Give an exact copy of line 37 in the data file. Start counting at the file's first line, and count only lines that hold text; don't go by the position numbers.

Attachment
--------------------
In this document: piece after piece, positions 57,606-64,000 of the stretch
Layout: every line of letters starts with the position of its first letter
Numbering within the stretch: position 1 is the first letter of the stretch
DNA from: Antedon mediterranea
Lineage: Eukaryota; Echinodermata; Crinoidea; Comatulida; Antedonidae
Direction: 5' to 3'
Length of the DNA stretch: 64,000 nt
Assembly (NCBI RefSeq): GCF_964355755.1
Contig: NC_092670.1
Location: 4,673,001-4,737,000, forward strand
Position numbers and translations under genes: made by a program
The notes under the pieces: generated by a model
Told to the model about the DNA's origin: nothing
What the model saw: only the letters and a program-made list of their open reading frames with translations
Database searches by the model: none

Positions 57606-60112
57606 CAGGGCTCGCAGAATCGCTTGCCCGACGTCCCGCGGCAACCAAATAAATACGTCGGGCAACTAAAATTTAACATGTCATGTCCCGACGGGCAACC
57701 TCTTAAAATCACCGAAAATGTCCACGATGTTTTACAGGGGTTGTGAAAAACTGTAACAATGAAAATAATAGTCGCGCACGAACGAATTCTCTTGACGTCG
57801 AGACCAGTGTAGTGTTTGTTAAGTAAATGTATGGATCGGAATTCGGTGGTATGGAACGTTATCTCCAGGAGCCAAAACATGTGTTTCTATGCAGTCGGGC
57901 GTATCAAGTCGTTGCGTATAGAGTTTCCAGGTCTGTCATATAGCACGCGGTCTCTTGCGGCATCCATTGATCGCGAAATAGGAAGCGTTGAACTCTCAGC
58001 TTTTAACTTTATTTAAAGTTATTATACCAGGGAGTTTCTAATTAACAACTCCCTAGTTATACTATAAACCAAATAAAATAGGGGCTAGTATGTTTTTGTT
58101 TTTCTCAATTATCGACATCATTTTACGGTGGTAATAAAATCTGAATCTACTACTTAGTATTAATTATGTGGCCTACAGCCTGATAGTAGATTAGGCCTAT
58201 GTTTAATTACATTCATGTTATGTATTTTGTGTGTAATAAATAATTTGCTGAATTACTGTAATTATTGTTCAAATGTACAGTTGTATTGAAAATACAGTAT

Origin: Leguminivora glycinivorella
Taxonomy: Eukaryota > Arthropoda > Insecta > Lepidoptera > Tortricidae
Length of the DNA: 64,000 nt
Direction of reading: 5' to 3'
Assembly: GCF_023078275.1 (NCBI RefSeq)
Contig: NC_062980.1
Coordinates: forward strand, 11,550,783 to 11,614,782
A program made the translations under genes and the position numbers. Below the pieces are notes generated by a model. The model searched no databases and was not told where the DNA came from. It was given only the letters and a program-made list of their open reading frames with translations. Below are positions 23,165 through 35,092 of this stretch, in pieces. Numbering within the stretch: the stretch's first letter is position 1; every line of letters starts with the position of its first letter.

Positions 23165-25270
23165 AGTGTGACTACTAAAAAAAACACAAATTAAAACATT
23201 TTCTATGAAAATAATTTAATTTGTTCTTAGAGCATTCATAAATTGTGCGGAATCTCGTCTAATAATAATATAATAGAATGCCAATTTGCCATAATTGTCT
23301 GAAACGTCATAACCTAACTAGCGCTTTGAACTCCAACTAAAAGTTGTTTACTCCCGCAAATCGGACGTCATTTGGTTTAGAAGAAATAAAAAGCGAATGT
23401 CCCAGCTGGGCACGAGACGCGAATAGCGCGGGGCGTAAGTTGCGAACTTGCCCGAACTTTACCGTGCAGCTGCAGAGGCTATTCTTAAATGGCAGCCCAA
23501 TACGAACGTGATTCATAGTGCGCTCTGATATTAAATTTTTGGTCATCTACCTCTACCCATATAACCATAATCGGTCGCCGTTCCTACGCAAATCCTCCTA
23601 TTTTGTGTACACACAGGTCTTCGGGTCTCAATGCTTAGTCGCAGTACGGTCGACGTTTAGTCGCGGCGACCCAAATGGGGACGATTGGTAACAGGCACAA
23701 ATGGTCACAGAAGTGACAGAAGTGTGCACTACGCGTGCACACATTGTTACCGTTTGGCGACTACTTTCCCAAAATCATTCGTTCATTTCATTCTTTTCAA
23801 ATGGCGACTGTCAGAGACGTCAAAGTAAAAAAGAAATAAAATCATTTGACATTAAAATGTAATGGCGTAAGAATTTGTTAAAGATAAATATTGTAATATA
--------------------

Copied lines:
23501 TACGAACGTGATTCATAGTGCGCTCTGATATTAAATTTTTGGTCATCTACCTCTACCCATATAACCATAATCGGTCGCCGTTCCTACGCAAATCCTCCTA